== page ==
Ten Tips on How to Write Persuasive Copy For Marketing Online
How do you get your reader to quickly identify with your point of view. That’s to say, how do you get a reader to trust you? Well the obvious answer would be to make them an offer they can’t refuse. But that still leaves the question, how do you do that?
It helps if you’ve a natural flair for writing, or even story telling – the best salesmen always tell a good story. But if you’re neither of those, there are techniques you can use that will draw your reader in. I’m a fairly seasoned copywriter, but I’m still coming across clever sales techniques that hook a reader and get him to stay a little longer with the story you’re telling.
Here are ten of the most recognized strategies in the game.
Say it again
Most of us don’t like repetition. It gets on our nerves. And yet, the funny thing is, in a sales situation it’s kind of comforting. It starts to create ‘a ring of truth’ to what is being said.
Of course, you can do too much and you can do it in such a way you begin to confuse rather than persuade. So say it again in different ways, perhaps throwing in a story or example to support your point. For my money, this technique should be used sparingly. True, some people can be bludgeoned into submission, but you risk losing your reader if your repetition – and therefore your style – starts to get in the way of your communication. Point at the front, point repeated in the middle and end is absolutely enough on a sales page – and too much in an email!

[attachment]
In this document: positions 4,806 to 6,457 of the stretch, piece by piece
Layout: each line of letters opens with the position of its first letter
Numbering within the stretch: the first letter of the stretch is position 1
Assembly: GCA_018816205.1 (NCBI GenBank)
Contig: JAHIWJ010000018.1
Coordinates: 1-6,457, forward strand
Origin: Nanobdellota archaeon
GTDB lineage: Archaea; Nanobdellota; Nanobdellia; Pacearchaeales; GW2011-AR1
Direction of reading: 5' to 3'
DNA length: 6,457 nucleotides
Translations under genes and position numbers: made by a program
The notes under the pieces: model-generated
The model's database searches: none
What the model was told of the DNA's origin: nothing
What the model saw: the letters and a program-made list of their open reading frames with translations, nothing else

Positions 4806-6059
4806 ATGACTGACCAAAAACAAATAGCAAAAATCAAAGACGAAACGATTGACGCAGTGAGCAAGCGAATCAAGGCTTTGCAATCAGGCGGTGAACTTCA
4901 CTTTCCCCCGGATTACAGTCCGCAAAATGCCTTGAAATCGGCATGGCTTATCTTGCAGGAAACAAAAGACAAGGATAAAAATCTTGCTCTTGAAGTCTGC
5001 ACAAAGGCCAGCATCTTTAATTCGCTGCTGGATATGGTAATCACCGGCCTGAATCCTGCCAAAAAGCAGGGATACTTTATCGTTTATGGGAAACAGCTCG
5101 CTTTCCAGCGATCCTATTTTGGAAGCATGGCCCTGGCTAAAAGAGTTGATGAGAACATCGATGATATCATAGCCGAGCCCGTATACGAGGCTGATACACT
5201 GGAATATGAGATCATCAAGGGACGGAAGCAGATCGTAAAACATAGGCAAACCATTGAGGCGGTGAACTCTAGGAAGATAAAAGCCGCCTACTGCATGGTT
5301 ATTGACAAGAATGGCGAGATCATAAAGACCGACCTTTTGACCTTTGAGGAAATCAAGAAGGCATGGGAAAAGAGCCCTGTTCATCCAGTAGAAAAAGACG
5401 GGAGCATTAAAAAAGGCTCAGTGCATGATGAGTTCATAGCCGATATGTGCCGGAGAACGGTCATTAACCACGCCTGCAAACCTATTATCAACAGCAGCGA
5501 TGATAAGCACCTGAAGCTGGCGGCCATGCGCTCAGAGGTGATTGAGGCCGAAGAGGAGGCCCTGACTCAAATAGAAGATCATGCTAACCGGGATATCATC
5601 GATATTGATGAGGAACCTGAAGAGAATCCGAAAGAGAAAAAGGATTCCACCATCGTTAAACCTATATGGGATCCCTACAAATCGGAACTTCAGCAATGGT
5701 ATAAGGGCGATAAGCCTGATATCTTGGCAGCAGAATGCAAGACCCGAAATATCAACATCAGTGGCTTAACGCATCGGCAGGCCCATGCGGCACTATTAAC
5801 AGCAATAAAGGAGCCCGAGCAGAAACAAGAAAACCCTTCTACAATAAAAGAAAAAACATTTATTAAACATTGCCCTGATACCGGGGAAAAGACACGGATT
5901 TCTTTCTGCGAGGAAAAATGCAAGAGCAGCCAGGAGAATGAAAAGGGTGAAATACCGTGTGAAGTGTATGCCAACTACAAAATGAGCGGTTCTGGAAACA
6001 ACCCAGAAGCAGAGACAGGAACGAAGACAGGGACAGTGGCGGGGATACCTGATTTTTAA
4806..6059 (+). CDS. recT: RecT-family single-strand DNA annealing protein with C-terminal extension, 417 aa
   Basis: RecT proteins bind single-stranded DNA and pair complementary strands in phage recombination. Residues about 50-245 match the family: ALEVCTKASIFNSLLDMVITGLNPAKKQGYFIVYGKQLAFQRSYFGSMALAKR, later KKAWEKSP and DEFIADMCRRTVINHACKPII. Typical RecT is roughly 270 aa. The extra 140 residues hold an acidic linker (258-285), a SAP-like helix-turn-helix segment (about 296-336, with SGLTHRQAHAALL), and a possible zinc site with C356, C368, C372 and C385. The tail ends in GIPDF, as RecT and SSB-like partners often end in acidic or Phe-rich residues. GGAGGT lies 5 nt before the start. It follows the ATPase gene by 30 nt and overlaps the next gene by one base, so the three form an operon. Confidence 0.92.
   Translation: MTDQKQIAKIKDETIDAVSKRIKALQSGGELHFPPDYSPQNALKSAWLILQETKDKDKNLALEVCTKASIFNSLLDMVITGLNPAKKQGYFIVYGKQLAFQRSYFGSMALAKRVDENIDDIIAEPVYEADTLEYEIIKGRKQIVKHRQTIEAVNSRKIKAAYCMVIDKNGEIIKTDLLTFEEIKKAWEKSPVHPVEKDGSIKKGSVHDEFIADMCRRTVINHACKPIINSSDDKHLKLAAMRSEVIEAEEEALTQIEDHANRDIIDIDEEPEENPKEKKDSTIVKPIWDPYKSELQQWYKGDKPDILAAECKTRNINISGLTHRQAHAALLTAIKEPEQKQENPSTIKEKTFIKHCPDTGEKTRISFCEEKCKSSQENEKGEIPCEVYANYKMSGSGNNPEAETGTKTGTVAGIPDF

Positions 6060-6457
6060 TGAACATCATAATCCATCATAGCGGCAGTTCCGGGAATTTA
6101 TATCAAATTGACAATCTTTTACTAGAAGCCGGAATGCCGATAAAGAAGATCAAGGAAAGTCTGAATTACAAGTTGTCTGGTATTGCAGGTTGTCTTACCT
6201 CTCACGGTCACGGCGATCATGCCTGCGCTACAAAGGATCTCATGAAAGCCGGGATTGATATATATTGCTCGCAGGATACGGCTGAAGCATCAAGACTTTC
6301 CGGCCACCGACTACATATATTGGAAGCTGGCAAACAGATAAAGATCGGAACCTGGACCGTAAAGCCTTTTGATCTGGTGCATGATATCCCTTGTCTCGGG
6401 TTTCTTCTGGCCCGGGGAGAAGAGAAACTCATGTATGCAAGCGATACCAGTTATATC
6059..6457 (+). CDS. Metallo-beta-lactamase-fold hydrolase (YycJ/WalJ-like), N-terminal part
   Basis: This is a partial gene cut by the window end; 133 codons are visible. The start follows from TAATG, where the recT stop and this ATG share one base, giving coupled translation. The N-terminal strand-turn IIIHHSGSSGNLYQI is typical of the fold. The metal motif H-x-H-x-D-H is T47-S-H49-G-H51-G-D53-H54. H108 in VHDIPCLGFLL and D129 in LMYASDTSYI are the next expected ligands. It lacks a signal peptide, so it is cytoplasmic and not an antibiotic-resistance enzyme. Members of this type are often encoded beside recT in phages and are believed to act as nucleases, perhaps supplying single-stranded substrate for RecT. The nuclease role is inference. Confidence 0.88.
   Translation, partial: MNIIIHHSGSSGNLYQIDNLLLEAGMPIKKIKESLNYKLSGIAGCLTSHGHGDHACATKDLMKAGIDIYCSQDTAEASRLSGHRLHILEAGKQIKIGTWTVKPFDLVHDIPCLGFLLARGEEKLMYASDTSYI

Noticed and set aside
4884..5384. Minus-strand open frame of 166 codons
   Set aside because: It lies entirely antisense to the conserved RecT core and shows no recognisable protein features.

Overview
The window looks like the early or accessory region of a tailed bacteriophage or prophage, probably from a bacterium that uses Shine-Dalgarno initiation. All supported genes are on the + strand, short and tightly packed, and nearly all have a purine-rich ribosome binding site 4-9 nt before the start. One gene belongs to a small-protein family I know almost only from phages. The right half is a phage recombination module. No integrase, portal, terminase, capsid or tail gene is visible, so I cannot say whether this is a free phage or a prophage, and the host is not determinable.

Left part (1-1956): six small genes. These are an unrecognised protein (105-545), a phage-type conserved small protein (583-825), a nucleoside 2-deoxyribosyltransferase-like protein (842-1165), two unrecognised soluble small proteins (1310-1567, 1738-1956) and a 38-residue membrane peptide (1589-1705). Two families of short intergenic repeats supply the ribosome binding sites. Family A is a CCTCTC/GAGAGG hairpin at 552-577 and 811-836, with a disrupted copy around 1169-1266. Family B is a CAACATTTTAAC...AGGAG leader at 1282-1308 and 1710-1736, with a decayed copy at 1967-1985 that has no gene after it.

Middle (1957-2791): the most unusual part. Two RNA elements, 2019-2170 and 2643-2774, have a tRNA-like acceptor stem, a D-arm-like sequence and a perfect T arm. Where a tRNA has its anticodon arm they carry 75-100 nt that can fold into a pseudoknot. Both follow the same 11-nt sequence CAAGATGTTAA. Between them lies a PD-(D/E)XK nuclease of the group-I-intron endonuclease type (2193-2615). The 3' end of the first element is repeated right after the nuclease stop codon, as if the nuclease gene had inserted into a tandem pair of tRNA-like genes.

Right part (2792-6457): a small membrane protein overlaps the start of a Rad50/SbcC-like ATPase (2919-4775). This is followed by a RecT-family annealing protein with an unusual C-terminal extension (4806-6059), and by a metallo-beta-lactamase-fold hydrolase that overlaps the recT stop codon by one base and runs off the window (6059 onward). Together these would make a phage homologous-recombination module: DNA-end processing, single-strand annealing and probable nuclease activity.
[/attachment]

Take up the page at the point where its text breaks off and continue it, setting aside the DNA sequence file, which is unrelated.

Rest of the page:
In terms of seo, repetition will help raise the density of the keywords you are bidding on.
Get quickly to saying Why
‘Why should I read this, considering your offer? I don’t even know you. Why?’ That’s what a reader is thinking in his or her subconscious. Answer? Because. And what’s because all about? The benefits. The solution you’re providing. Your reader wants to see those within a few seconds of hitting your sales page or you’re toast. So for the ‘why’ side of your copy, you want to make use of bullet points and subheads so people can see at a glance the benefits you have waiting for them on the other side.